Exploring Refractory Organics in Extraterrestrial Particles

1Alexey Potapov,2Maria Elisabetta Palumbo,3Zelia Dionnet,4,5Andrea Longobardo,1Cornelia Jäger,2Giuseppe Baratta,4,5Alessandra Rotundi,6Thomas Henning
The Astrophysical Journal 935, 158 Open Access Link to Article [DOI 10.3847/1538-4357/ac7f32]
1Laboratory Astrophysics Group of the Max Planck Institute for Astronomy at the Friedrich Schiller University Jena, Institute of Solid State Physics, Helmholtzweg 3, D-07743 Jena, Germany
2INAF-Osservatorio Astrofisico di Catania, Via Santa Sofia 78, I-95123 Catania, Italy
3Université Paris-Saclay, CNRS, Institut d’Astrophysique Spatiale, F-91405, Orsay, France
4Dip. Scienze e Tecnologie, Università degli Studi di Napoli “Parthenope,” Centro Direzionale I C4, I-80143 Napoli, Italy
5INAF-Istituto di Astrofisica e Planetologia Spaziali, Via Fosso del Cavaliere 100, I-00133 Roma, Italy
6Max Planck Institute for Astronomy, Königstuhl 17, D-69117 Heidelberg, Germany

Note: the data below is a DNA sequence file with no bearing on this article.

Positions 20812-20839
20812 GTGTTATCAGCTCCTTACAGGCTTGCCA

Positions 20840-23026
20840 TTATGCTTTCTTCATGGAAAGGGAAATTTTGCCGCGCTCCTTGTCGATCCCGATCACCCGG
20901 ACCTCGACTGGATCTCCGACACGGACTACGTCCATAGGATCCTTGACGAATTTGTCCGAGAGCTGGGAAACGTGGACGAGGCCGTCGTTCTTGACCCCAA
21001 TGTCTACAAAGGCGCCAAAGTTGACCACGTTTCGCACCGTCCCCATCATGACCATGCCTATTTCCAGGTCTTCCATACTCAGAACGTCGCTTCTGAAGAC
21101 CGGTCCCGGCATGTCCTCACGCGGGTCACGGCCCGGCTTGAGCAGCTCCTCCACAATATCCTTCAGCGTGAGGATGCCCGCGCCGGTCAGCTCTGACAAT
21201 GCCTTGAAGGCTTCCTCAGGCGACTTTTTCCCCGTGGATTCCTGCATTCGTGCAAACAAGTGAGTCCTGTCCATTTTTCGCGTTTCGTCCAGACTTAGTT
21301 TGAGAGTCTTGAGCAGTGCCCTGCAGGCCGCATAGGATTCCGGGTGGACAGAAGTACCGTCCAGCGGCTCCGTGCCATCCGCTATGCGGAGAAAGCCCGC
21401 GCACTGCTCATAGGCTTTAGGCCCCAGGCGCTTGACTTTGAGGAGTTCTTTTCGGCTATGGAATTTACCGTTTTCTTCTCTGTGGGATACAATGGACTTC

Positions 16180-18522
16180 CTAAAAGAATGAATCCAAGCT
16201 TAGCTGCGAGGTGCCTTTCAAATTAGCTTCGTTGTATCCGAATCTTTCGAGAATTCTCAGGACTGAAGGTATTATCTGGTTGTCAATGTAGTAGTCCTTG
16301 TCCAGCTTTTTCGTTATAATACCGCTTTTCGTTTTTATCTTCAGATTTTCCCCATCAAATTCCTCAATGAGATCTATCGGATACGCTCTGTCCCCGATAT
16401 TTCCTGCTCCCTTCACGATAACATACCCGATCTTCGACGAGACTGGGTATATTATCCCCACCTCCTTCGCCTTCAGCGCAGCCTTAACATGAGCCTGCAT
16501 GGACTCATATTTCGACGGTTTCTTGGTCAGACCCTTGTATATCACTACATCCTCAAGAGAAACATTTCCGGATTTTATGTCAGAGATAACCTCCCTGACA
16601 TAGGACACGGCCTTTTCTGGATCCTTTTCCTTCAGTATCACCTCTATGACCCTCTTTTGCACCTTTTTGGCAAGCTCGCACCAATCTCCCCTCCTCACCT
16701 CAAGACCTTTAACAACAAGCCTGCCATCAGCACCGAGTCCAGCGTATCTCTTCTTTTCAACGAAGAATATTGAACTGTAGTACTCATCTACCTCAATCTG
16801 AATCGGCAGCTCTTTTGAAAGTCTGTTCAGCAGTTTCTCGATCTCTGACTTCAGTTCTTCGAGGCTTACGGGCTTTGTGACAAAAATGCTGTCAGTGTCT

The origin of organic compounds detected in meteorites and comets, some of which could have served as precursors of life on Earth, remains an open question. The aim of the present study is to make one more step in revealing the nature and composition of organic materials of extraterrestrial particles by comparing infrared spectra of laboratory-made refractory organic residues to spectra of cometary particles returned by the Stardust mission, interplanetary dust particles, and meteorites. Our results reinforce the idea of a pathway for the formation of refractory organics through energetic and thermal processing of molecular ices in the solar nebula. There is also the possibility that some of the organic material had formed already in the parental molecular cloud before it entered the solar nebula. The majority of the IR “organic” bands of the studied extraterrestrial particles can be reproduced in the spectra of the laboratory organic residues. We confirm the detection of water, nitriles, hydrocarbons, and carbonates in extraterrestrial particles and link it to the formation location of the particles in the outer regions of the solar nebula. To clarify the genesis of the species, high-sensitivity observations in combination with laboratory measurements like those presented in this paper are needed. Thus, this study presents one more piece of the puzzle of the origin of water and organic compounds on Earth and motivation for future collaborative laboratory and observational projects.


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